We work with many students who think that if they can just get into an elite college, their future prospects and lives will be better. But according to a new survey, this isn’t necessarily the case. In fact, it’s even possible that attending an elite college could make your life worse–if you take on significant […]
College admissions offers are out–and despite college applications being down at some colleges, it was a tough year to get into college.
Especially if you applied to Stanford. The college accepted a record-low 5 percent of its applicants this year.
Applicants to other top colleges like Yale University, the University of Chicago and the Massachusetts Institute of Technology didn’t have it much easier. The colleges accepted 6.3, 8 and 8 percent of applicants, respectively.
Many top colleges received fewer college applications this year than in previous years. This has alarmed some education advocates worried about students not graduating high school, going on to college and getting their degrees.
Even the elite Ivy League colleges aren’t immune to this trend. Applications at Dartmouth College declined a whopping 14% for the Class of 2018 and were down 2.1% at Harvard University.
‘Safety schools,’ or colleges considered back-ups to students’ top choices, get a bad rap.
But as many students have found, attending a college that isn’t your first choice can be a great way to save money and avoid student loan debt.
Hechinger Report recently published a great opinion piece from Karen Gross on the ‘flawed conversation’ regarding the cost of higher education. She says that too much public focus is placed on the hard costs of college, and not enough on the repercussions of taking out student debt and alternative repayment options for students. We couldn’t agree more with her claims. […]
How do colleges decide which students should receive financial aid and how much they should receive? Despite the increase in colleges using net price calculators and other reforms to make the process more transparent, financial aid remains a mystery to parents and students–it’s still a “apply, wait and see” type of game. Now, colleges are […]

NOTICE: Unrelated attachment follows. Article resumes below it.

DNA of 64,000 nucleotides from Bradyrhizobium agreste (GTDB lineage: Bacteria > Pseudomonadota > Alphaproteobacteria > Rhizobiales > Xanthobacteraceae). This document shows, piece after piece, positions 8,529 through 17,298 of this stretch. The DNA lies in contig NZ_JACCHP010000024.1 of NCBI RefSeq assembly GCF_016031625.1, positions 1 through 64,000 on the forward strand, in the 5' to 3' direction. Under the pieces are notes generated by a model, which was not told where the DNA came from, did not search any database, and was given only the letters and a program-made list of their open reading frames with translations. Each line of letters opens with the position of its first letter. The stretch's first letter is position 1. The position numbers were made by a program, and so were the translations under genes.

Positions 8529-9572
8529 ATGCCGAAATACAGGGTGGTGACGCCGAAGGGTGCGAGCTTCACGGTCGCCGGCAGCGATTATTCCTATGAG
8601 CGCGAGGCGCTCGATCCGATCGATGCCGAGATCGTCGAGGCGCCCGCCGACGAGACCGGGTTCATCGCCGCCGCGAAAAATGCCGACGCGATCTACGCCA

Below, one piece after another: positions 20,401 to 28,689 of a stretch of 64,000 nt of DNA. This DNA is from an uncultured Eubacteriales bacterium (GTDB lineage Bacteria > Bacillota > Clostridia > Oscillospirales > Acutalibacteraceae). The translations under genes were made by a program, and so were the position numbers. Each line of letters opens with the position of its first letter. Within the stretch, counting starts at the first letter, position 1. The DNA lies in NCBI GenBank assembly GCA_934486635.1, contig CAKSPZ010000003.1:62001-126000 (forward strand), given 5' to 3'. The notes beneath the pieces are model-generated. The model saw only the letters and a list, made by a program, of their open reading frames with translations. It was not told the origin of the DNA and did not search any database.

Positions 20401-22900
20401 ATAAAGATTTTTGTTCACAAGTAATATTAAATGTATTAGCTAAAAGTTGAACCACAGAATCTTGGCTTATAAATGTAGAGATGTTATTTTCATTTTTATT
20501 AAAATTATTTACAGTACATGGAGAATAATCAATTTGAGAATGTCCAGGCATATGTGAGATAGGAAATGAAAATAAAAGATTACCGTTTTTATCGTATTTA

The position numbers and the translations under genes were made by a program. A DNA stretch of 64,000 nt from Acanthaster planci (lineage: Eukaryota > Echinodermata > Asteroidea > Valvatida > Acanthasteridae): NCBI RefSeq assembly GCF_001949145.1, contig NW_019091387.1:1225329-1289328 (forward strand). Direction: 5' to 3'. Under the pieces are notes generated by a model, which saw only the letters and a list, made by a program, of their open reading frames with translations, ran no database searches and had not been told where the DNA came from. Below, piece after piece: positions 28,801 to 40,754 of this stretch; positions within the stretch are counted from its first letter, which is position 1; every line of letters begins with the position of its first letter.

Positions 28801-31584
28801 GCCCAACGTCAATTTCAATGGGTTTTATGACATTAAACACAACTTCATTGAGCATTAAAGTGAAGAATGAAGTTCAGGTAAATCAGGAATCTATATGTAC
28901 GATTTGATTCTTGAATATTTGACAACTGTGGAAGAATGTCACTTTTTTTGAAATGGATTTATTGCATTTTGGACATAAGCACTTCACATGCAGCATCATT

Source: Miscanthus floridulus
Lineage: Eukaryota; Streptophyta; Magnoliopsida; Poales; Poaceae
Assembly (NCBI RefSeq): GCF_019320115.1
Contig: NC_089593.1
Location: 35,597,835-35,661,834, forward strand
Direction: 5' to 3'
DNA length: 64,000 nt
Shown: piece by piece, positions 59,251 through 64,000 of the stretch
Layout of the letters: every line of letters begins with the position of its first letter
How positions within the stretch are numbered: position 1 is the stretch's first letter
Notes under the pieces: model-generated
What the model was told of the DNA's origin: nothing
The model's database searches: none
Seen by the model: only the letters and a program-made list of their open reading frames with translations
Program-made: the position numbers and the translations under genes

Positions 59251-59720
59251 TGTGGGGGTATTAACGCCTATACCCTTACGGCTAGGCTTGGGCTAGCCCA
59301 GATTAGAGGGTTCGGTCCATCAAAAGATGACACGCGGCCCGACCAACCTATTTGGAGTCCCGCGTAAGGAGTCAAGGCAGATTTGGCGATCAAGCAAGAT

Just when you thought you had the format down, changes are coming to the SAT.
The reason for the changes, according to David Coleman, president of the College Board, the organization that creates and administers the SAT, is that the SAT and ACT have “become disconnected from the work of our high schools.”
We see a lot of students get their heart set on one particular college, only to end up disappointed when they realize they can’t afford it.
As much as parents may try to reason with starry-eyed students, it can be difficult for 17- and 18-year-olds to understand the long-term impact of significant college debt.
This infographic from Affordable Online Colleges shows the benefits of looking beyond your dream school and remembering that prestige isn’t everything when it comes to choosing a college.
Whether you or your child is preparing for college or already enrolled, your family can benefit from working with a financial aid consultant to save time and money on college.
Here are 9 reasons you should consider working with a financial aid consultant.
During the college admissions process, the cost of standardized testing, test prep services, college applications, and college visits can really add up.
And that’s before you even start thinking about paying for major expenses like college tuition, fees, textbooks, room, and board.
With college such an expensive investment, you may be wondering why anyone would pay someone just to help them figure out how to pay for it.